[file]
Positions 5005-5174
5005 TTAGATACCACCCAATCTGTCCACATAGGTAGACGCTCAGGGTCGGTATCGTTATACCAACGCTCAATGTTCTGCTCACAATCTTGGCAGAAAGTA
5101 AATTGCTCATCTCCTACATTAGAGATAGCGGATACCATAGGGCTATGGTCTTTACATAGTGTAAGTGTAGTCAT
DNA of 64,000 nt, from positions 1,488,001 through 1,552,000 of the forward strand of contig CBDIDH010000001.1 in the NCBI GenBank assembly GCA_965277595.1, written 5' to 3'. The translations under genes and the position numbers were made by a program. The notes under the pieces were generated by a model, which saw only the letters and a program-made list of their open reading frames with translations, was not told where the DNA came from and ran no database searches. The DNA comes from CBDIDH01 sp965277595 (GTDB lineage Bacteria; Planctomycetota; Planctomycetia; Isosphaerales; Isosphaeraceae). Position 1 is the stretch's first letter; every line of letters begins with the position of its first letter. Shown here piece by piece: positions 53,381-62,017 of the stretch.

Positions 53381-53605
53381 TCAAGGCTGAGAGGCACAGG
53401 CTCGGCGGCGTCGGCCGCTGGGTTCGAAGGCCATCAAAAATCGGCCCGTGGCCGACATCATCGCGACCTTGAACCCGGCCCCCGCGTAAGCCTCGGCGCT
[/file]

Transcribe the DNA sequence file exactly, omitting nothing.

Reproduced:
Positions 5005-5174
5005 TTAGATACCACCCAATCTGTCCACATAGGTAGACGCTCAGGGTCGGTATCGTTATACCAACGCTCAATGTTCTGCTCACAATCTTGGCAGAAAGTA
5101 AATTGCTCATCTCCTACATTAGAGATAGCGGATACCATAGGGCTATGGTCTTTACATAGTGTAAGTGTAGTCAT
DNA of 64,000 nt, from positions 1,488,001 through 1,552,000 of the forward strand of contig CBDIDH010000001.1 in the NCBI GenBank assembly GCA_965277595.1, written 5' to 3'. The translations under genes and the position numbers were made by a program. The notes under the pieces were generated by a model, which saw only the letters and a program-made list of their open reading frames with translations, was not told where the DNA came from and ran no database searches. The DNA comes from CBDIDH01 sp965277595 (GTDB lineage Bacteria; Planctomycetota; Planctomycetia; Isosphaerales; Isosphaeraceae). Position 1 is the stretch's first letter; every line of letters begins with the position of its first letter. Shown here piece by piece: positions 53,381-62,017 of the stretch.

Positions 53381-53605
53381 TCAAGGCTGAGAGGCACAGG
53401 CTCGGCGGCGTCGGCCGCTGGGTTCGAAGGCCATCAAAAATCGGCCCGTGGCCGACATCATCGCGACCTTGAACCCGGCCCCCGCGTAAGCCTCGGCGCT